I believe that Dick Cheney is a liar; that Donald Rumsfeld is also a liar; and that George W. Bush was, and is, clueless about how to be the president of the United States. And this isn’t about being partisan… I’ve heard plenty of my Republican friends and public figures call this administration an embarrassment to the best traditions of the Republican Party and an embarrassment to the democratic (small d) tradition of the United States. They have shamed our beloved nation in the world by this war and the shameful way they have fought it. Almost 4,000 young Americans are dead because of the lies of this administration, tens of thousands more wounded and maimed for life, hundreds of thousands of Iraqis also dead, and 400 billion dollars wasted—because of their lies, incompetence, and corruption.
But I don’t favor impeachment, as some have suggested. I would wait until after the election, when they are out of office, and then I would favor investigations of the top officials of the Bush administration on official deception, war crimes, and corruption charges. And if they are found guilty of these high crimes, I believe they should spend the rest of their lives in prison – after offering their repentance to every American family who has lost a son, daughter, father, mother, brother, or sister. Deliberately lying about going to war should not be forgiven.
It turns out that these disrespectful and uncivil words, attacking motivations, came from … Jim Wallis, back in November. How terribly inconvenient for Wallis.
A lefty is a lefty is a lefty. It really doesn’t matter what their faith, or lack thereof. They are interested only in the advancement of their political causes, and past statements cease to become “operable” the moment they are uttered.
Now, About McCain . . .
If Christian conservatives stay on the sidelines during the fall campaign, presidential hopeful John McCain probably stays in the Senate.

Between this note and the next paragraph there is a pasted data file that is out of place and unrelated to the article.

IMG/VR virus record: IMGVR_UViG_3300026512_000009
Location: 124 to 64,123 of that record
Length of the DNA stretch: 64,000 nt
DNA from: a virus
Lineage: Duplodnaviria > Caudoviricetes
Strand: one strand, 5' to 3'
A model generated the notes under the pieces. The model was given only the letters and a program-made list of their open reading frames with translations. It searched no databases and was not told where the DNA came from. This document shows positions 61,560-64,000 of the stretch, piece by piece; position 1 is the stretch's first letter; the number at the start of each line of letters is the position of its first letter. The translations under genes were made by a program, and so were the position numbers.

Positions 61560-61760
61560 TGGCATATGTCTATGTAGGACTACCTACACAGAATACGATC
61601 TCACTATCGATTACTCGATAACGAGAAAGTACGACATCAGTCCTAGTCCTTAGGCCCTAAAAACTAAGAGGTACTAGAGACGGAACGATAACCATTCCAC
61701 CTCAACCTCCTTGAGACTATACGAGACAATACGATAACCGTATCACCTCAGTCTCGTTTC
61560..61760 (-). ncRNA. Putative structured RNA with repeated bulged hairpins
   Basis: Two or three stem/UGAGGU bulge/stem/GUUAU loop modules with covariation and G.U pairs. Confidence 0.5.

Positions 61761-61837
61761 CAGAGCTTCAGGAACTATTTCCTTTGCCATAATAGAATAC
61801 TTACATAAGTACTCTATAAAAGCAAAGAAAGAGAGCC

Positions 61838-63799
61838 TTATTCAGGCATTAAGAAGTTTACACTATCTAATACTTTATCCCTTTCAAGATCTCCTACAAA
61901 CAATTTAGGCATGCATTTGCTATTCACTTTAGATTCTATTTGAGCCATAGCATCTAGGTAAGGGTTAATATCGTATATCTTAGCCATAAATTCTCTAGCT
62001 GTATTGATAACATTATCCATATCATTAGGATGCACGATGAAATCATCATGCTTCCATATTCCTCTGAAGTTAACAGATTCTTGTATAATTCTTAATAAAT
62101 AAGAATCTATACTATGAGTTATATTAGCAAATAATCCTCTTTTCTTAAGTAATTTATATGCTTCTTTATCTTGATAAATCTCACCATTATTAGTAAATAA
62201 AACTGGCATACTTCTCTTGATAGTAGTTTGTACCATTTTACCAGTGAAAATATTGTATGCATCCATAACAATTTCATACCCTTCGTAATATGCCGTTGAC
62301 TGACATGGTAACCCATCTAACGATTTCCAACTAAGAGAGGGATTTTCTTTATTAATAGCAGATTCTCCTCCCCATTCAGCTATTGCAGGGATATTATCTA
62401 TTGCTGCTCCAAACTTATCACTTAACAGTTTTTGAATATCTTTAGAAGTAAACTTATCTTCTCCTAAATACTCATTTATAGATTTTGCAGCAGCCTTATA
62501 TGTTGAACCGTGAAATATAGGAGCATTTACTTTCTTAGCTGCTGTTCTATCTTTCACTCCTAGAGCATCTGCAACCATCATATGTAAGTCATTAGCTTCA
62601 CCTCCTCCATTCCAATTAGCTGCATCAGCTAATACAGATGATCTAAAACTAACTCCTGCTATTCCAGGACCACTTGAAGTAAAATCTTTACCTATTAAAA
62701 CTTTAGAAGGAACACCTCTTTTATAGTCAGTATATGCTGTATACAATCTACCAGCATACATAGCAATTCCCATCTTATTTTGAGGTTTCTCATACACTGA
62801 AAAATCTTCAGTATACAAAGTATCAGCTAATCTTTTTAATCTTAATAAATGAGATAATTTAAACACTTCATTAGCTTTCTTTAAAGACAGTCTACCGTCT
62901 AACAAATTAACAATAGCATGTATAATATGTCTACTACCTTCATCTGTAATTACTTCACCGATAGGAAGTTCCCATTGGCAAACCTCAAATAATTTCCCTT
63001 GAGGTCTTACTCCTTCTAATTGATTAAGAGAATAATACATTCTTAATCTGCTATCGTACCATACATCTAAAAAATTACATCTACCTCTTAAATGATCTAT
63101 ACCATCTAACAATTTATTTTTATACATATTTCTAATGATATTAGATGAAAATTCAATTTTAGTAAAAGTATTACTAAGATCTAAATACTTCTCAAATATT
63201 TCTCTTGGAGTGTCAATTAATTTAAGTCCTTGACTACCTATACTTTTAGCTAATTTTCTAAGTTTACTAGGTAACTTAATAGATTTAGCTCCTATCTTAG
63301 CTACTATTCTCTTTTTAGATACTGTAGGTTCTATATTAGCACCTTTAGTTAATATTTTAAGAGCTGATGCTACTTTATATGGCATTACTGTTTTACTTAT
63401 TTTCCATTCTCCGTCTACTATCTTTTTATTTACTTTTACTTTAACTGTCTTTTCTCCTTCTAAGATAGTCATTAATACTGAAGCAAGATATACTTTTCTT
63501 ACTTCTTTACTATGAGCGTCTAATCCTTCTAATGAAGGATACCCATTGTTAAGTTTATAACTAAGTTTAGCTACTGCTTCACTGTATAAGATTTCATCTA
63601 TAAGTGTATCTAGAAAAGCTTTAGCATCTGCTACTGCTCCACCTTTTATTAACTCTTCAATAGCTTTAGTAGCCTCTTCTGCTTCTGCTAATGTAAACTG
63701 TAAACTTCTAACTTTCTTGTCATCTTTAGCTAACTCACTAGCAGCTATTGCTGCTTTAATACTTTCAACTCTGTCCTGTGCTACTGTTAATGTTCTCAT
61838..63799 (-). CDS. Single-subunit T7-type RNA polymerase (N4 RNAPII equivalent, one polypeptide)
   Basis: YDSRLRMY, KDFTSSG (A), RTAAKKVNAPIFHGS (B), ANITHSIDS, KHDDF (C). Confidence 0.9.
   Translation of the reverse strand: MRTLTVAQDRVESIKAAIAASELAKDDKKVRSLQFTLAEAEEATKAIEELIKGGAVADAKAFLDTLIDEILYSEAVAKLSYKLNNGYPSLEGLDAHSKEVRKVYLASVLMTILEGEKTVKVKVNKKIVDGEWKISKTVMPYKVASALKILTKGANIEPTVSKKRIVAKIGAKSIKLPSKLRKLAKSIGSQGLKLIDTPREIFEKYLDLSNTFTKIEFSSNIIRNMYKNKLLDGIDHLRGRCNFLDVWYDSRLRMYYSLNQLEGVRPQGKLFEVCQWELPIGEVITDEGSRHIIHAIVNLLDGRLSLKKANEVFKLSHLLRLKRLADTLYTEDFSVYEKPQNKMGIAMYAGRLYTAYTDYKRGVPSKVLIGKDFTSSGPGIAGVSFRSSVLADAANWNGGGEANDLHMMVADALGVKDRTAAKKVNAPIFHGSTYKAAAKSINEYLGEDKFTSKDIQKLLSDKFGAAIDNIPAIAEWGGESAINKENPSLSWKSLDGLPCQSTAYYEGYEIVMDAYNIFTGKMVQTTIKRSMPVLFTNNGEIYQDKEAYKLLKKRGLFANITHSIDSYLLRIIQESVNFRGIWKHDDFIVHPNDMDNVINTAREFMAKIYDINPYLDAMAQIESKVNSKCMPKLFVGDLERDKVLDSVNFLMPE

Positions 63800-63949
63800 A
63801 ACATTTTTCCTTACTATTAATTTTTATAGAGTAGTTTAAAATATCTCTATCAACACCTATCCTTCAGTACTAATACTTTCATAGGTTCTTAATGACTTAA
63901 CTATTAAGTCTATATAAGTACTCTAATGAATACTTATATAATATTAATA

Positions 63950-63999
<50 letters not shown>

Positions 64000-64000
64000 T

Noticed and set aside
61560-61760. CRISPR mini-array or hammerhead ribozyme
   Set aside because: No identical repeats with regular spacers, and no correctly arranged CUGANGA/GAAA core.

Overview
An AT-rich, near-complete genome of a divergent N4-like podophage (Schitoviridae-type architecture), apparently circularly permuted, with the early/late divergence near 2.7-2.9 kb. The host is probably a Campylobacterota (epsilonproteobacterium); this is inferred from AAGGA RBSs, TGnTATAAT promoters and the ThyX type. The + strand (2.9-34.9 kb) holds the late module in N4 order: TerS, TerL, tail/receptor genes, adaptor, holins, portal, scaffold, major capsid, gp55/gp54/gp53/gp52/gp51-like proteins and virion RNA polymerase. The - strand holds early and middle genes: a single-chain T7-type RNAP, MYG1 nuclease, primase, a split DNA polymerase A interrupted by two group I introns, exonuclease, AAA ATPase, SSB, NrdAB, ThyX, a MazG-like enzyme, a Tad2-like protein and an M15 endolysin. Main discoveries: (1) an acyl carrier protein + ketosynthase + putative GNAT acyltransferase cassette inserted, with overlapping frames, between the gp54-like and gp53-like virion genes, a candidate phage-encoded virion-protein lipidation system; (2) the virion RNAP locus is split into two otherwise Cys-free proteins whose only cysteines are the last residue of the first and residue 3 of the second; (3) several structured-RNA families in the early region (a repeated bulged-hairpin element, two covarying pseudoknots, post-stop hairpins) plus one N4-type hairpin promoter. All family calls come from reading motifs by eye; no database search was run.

Christian conservatives provided much of the on-the-ground, door-to-door activity for President Bush’s 2004 re-election in Ohio and in other swing states. Without them, the less-organized and lower-profile McCain campaign is likely to struggle to replicate Bush’s success. And so far, there’s been scant sign that the Republican nominee-in-waiting is making inroads among these fervent believers.
Not a bad analysis, and it points out the problem when you back yourself in a corner a la Dobson. Not voting for McCain is voting for Obama. With McCain we may not get what we want. With Obama, we will undoubtedly get much that we flat-out oppose. BIG difference, that. Worth thinking about, is it not?
Lowell adds: I will point to my favorite reason for not staying home and sulking on election day: The U.S. Supreme Court.
Today the Court held, in the Heller case, that the Washington, D.C. ban on handguns is unconstitutional – by a single vote, 5-4. We were one vote away from a decision that would have lasted for the rest of this Republic’s history saying that an entire city can declare itself off-limits to handguns.
Just a few days ago in the Boumediene case, the Court held, 5-4, that enemy combatants have habeas corpus rights. We’ll be living with that decision for a long, long time. By one vote, the Court gave al-Quaeda members greater rights for crimes on the battlefield than American soldiers have.
Back in 2000, in Boy Scouts of America v. Dale, the Supreme Court decided that the Constitution gave the Scouts the right to exclude openly gay men from serving as Scoutmasters. What was the vote? Yes, 5-4 again.
If John McCain is president, he may well appoint some Supreme Court justices of whom I will disapprove– but he has promised to appoint justices like Roberts and Alito. But if Barack Obama becomes president, we are guaranteed to have justices appointed who will vote like the four dissenting justices in Dale, or the five majority justices in Boumediene.
And they will be on the Court for decades.
So if you are sitting at home, upset that John McCain was rough on Mitt Romney, or unhappy that he does not respect Evangelicals; and you’re thinking that you’ll sit this election out, so that in 2012 a conservative can rise up like Ronald Reagan did; ask yourself: Even if you are right and history does repeat itself that way, how long will it take to undo the damage? Obama’s appointees will be on the Supreme Court until long after “the next Ronald Reagan” has left office.
Don’t shoot yourself in the foot. Vote for a candidate who can win and who will appoint justices who won’t damage the Constitution.